This year, Jennifer Doudna and Emmanuelle Charpentier have become the first all-woman team to be awarded a Nobel science prize for their contributions on gene editing. This years’ winners also featured astronomer Andrea Ghez and poet Louise Glück.
It’s extremely unusual for this many women to be celebrated with Nobel prizes, and the laureates hope they can inspire a new generation of researchers. It’s “great for especially younger women to see this and to see that women’s work can be recognised as much as men’s,” Doudna told reporters.
Since the Nobel prize was first awarded in 1901, only a handful of women have ever received one in the sciences: four in physics (including two in the past three years), seven in chemistry (including two this year), two in economics, and 12 in medicine or physiology. Statistically speaking, women are dramatically underrepresented in the Nobel awards, even more than in academia in general. Furthermore, stories of women’s work being overlooked or outright misattributed are already commonplace — with Rosalind Franklin being only the most famous example.
But that might be starting to change.
It’s a “historic moment” to have so many female laureates, says Pernilla Wittung Stafsheden of the Royal Swedish Academy of Sciences, part of the chemistry committee. It was hard to overlook Doudna and Charpentier’s development of CRISPR-Cas9, a tool that allows researchers to cut and edit the genetic code of plants and animals. It’s been less than a decade since their seminal paper, and various teams are already using it to search for treatments for cancer, Alzheimer’s, blindness, and many more — and the method has applications in agriculture as well.
For the laureates, this is more than just a celebration of their work: it’s a chance to spark the flame of new generations.
“My wish is that this will provide a positive message to the young girls who would like to follow the path of science, and to show them that women in science can also have an impact through the research that they are performing,” Charpentier said.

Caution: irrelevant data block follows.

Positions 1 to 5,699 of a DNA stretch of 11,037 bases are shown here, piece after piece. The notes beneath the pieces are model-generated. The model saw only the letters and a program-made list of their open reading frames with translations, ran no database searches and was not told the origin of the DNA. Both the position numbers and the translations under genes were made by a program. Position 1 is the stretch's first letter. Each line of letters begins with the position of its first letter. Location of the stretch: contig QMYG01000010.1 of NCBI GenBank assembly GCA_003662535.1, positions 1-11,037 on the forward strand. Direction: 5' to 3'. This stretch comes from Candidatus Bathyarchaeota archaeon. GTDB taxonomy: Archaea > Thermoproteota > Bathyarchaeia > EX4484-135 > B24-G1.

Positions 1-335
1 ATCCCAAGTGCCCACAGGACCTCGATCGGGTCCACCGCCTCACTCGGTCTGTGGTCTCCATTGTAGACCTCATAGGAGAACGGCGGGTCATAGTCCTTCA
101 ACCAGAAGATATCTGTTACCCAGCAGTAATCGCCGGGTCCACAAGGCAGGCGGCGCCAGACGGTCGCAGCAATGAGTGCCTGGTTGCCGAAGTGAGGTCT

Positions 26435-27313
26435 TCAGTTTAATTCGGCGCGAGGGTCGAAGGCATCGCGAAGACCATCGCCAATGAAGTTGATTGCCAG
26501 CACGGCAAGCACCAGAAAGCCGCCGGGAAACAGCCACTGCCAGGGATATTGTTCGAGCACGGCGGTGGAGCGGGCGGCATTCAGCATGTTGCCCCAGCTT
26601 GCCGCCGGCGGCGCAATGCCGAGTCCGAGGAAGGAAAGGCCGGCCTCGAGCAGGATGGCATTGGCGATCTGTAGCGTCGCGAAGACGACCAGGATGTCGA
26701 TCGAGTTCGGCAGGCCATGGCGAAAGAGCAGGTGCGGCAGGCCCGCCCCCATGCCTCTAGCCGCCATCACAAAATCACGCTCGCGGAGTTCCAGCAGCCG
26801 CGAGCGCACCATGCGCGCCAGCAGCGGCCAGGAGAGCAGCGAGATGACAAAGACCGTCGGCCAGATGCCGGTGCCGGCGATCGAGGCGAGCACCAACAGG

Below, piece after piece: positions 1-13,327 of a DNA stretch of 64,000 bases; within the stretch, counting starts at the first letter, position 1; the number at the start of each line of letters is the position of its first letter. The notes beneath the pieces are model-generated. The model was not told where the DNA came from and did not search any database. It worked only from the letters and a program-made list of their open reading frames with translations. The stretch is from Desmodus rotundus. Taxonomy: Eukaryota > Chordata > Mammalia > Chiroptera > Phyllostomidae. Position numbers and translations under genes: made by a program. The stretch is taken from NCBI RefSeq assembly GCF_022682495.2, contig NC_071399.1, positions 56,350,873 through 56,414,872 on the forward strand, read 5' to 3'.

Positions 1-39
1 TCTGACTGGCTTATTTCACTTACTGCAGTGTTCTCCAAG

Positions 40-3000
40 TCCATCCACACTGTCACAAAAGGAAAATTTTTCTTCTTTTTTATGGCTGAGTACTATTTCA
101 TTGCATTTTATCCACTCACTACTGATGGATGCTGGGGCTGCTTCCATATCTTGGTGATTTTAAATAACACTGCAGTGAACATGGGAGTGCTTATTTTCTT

Doudna sees it as a chance for women in science to seize equality:
“I think for many women there’s a feeling that no matter what they do their work will never be recognised as it might be if they were a man,” she said. “And I’d like to see that change, of course, and I think this is a step in the right direction.”
Their comments echo those of Andrea Ghez, who after receiving the physics prize together with Roger Penrose and Reinhard Genzel stated:
“I hope I can inspire other young women into the field. It’s a field that has so many pleasures, and if you are passionate about the science, there’s so much that can be done.”
Other scientists agree that it could be a turning point. When it comes to diversity in academia, progress is still slow and these high-stakes awards could have a substantial impact. James Turner, of the Francis Crick Institute, said the Nobel was a “triumph” for women in science.
“Thanks to their discoveries, genetic modification experiments that previously took us years to complete can be achieved within weeks,” he said.
Throughout much of the academic world, there were similar responses.
“I absolutely agree that both Charpentier and Ghez will be role models for young women in Science because then it becomes more ‘normal’ to see women winning these prizes and for younger scientists not to think that this is the domain of an old white man,” Roisin Owens, biochemical engineer at University of Cambridge, told AFP.
But many caution this is still not nearly enough. For women at the start of the career especially, the continued obstacles are still there and won’t vanish after a few Nobels. Fatima Tokhmafshan, a geneticist and bioethicist at the Research Institute of the McGill University Health Centre in Canada who collected magazine interviews with Charpentier and Doudna when she was studying how to use CRISPR says it’s demoralizing for young women students when they learn that historical female researchers were overshadowed or unrecognized. She cautions that for many women in academia, things won’t change that much: women “do not earn as much as their male peers, don’t get to publish as much as their male peers, and don’t hold positions of power”.
But even as this is only a step in a lengthy marathon, it’s still a step, and potentially, an indication that a change may be coming.
When Donna Strickland won the Nobel Prize for Physics in 2018 for her work on high-intensity lasers, she was the first female laureate in the field since 1963. At the Lindau Nobel Meeting in 2019, she quipped that she was the only female laureate — and hoped that next year she won’t still be the only one. Her wish seems to be coming true, and this is good not just for women in science, but for science in general.